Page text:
The hidden benefits of cutting-edge asset management
Staying at the forefront of asset management increases efficiency and boosts the bottom line, yet many organisations run into the tricky problem of imperfect data sets. But one industry expert argues that using templates and industry comparisons helps side-step that challenge.
“My response is always that we can use templates and calibrate Australian data against existing data sets,” said Andy Gibson, ANZ technical practice leader – wastewater networks planning at AECOM.
“The benefit of this is that it drives data collection processes and ensures that the ‘right’ data is being collected going forward."
For his session at the upcoming Ozwater’17 conference in Sydney, Gibson will be discussing a strategy that forecasts asset failures and then optimises total expenditure against risk and business objectives, with the added benefit of delivering better customer service in the process.
The concept is fairly simple: fix only things that need fixing. But the very nature of many water utility assets means this is easier said than done.
Most of the asset value of an organisation sits underground, said Gibson, which presents a huge challenge to manage risk and balance it with customer expectations and levels of service required by the regulator.
“The average sewer will have a life expectancy of 50 to 150 years, which is a large age range. So the target is to replace the sewer at the optimum time: if you do it too early, you’ve potentially wasted money; if you do it too late, you might end up with something like a collapse.”
This is especially important when considering the regulatory environment within which many utilities function.
“We always need to take care of customers and protect public health from both a potable and wastewater perspective,” he said.
“You can’t just say you want a billion dollars to complete a project; you have to show what you’re doing with that money, how you came to that decision, what is the value added and how have I managed my risk.”
Being able to assess and predict asset failures is then crucial for setting budgets and managing long-term programs of work, particularly in cities where growth requirements have to be balanced with an ageing asset base.
In response, AECOM, SEAMS and Exeter University in the UK developed a suite of tools that predicts how assets transition through condition grades and different risk profiles. They also drive and refine the data collection process.
“Imagine 5000km of pipes; to collect information on their condition costs about $6 per metre, which adds up quickly,” Gibson said.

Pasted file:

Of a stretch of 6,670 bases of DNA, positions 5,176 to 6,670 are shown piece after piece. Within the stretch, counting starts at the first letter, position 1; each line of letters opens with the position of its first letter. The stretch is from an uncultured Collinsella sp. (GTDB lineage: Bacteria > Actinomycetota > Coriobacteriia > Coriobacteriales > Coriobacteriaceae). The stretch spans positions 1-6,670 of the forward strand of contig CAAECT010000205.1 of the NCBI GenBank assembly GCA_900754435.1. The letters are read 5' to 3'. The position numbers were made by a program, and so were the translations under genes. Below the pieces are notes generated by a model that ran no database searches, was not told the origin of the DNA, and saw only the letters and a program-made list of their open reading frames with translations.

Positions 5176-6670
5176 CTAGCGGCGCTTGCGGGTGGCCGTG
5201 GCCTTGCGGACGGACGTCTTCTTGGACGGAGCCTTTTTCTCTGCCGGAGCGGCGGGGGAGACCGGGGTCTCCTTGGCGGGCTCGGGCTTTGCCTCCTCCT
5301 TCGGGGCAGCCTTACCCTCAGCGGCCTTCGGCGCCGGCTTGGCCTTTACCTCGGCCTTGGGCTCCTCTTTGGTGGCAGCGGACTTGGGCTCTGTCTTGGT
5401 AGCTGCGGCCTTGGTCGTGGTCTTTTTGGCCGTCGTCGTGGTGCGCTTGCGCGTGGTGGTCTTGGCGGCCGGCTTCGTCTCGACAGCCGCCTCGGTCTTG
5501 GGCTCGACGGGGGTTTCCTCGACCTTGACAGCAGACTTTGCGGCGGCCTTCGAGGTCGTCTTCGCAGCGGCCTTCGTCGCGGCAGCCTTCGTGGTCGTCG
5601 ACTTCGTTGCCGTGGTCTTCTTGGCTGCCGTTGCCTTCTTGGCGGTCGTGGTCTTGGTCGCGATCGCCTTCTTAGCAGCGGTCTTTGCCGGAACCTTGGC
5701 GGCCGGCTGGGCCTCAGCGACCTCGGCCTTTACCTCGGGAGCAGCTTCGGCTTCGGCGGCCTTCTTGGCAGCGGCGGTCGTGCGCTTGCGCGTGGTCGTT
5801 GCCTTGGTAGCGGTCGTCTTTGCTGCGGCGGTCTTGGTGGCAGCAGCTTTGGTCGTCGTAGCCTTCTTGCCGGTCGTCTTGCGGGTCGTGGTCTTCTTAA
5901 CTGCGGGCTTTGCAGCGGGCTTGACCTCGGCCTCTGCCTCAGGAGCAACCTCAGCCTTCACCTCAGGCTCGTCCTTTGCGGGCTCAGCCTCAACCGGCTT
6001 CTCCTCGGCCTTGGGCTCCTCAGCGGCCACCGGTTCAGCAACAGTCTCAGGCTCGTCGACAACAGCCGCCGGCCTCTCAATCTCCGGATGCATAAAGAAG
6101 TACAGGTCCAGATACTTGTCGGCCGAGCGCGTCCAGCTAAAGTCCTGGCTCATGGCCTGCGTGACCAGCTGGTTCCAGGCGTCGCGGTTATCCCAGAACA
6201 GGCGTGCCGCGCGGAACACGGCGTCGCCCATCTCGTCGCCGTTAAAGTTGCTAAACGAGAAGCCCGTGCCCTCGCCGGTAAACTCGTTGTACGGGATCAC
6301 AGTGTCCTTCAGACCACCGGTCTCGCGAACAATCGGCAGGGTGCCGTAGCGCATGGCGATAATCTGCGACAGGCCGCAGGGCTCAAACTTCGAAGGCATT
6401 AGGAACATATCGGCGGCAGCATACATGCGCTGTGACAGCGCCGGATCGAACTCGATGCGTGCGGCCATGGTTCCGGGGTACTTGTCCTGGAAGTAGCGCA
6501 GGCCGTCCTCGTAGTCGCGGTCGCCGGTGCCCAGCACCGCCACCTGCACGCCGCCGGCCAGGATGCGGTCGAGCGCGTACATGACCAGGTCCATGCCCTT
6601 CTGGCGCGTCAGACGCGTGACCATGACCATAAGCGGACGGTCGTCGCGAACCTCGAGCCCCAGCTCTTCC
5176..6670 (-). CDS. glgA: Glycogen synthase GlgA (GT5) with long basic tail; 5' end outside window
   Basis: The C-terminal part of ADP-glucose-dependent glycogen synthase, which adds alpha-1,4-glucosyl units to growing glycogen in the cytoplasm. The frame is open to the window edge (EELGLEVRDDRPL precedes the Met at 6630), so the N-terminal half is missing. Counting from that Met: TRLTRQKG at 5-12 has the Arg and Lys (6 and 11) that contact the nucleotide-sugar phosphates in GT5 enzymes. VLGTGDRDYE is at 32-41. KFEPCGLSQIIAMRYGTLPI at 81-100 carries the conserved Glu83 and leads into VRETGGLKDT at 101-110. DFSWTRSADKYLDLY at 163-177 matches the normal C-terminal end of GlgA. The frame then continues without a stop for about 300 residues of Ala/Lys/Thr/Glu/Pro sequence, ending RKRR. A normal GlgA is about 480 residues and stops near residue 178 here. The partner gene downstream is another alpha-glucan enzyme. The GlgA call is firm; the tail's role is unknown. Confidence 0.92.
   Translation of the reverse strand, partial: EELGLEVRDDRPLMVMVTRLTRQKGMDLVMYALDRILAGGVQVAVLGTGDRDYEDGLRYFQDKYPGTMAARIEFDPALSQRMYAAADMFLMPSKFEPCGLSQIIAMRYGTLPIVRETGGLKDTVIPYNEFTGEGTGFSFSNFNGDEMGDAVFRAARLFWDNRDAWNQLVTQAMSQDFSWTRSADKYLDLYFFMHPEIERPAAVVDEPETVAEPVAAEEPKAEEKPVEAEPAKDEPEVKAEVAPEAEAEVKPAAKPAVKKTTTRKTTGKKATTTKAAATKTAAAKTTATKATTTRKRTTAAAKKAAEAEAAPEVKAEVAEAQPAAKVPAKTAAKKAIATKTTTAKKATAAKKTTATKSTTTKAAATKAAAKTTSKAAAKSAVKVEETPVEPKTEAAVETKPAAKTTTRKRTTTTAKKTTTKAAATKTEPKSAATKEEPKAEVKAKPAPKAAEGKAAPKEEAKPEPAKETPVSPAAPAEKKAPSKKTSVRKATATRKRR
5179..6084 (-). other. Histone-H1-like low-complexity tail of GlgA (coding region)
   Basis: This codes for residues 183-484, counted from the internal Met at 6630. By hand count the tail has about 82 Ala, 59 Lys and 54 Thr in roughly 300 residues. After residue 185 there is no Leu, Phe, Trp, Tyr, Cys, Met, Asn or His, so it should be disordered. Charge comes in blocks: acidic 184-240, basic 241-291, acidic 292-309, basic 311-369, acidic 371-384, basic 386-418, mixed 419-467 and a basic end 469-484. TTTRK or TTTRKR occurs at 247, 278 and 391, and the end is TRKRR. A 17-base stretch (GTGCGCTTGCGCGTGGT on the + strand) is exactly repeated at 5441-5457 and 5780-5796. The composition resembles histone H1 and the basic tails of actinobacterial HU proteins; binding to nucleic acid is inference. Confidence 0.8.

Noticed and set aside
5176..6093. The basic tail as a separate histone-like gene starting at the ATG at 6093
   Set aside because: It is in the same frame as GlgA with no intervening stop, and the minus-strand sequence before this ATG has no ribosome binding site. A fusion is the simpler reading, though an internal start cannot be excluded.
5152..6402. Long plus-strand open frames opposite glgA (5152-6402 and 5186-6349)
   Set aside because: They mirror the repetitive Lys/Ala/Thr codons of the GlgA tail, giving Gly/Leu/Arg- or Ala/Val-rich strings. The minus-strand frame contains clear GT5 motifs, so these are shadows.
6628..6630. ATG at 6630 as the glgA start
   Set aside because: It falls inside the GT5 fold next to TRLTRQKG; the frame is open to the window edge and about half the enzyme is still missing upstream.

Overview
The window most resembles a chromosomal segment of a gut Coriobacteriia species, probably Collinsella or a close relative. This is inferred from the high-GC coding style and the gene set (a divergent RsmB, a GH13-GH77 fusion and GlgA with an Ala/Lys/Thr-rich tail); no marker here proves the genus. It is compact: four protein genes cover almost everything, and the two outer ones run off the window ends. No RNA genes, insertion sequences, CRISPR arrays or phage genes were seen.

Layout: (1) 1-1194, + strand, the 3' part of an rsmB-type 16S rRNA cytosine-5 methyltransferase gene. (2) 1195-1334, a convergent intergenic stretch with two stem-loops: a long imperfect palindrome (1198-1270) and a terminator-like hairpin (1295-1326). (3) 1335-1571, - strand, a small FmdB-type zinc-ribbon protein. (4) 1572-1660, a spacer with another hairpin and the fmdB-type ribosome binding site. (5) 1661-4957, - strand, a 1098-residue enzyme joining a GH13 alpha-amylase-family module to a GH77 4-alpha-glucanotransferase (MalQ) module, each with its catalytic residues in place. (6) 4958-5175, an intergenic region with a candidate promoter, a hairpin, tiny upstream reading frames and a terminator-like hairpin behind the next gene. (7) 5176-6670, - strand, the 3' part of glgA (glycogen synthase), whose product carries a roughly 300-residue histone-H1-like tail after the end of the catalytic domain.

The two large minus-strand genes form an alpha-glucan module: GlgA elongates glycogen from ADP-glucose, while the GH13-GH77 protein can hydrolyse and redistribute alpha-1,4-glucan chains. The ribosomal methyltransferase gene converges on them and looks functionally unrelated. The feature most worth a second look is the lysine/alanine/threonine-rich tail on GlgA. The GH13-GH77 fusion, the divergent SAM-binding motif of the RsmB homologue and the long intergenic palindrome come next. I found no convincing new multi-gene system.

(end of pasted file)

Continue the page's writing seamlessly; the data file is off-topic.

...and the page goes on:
“It’s impractical to collect information on every single pipe, which means we need to become more efficient at forecasting when and where failures will occur, and devoting resources to just those problem areas.”
Using 35 years of data from the UK, where the process was developed, a series of templates were developed to calibrate and compare utility performance. From this, Gibson said they can develop performance models that indicate potential intervention strategies based on different constraints – from target performance levels to capital programmes.
For example, “if a utility has a certain budget, we can forecast what staying within those constraints would mean for the deterioration and performance levels of a sewer network”, Gibson said.
“What a model like this does is it allows us to plan effective and efficient data collection based on the expected condition of the pipes. Over time you start to figure out where high risk pipes are, which means you can reduce the amount of time and money you spend on collecting data.”
Gibson said this forecast methodology can predict the deterioration of a network in different cohorts going forward 30 or so years.
Implementing a similar strategy helped save one UK client AU$8 million, said Gibson. But there are other roll-on benefits for the end user as well.
“Any asset management process that delivers great customer service is cutting edge,” he said.
Having a strategic plan for asset management – present and future – helps utilities better communicate the breakdown of where revenue (bills) are spent and makes the process more transparent.
“Doing this kind of predictive modelling enables our clients to engage with customers and show them where revenue is required to deliver a series of performance targets. It then becomes easy to have the conversation around performance levels versus customer bills.,” Gibson said.
“It communicates what happens to service over the next 10 years if we do nothing, as well as what will happen to their service over the next 10 years if bills are changed in that same time period.”
To learn more about how to stay at the forefront of asset management best practice, join us at Ozwater’17 in Sydney. Click here.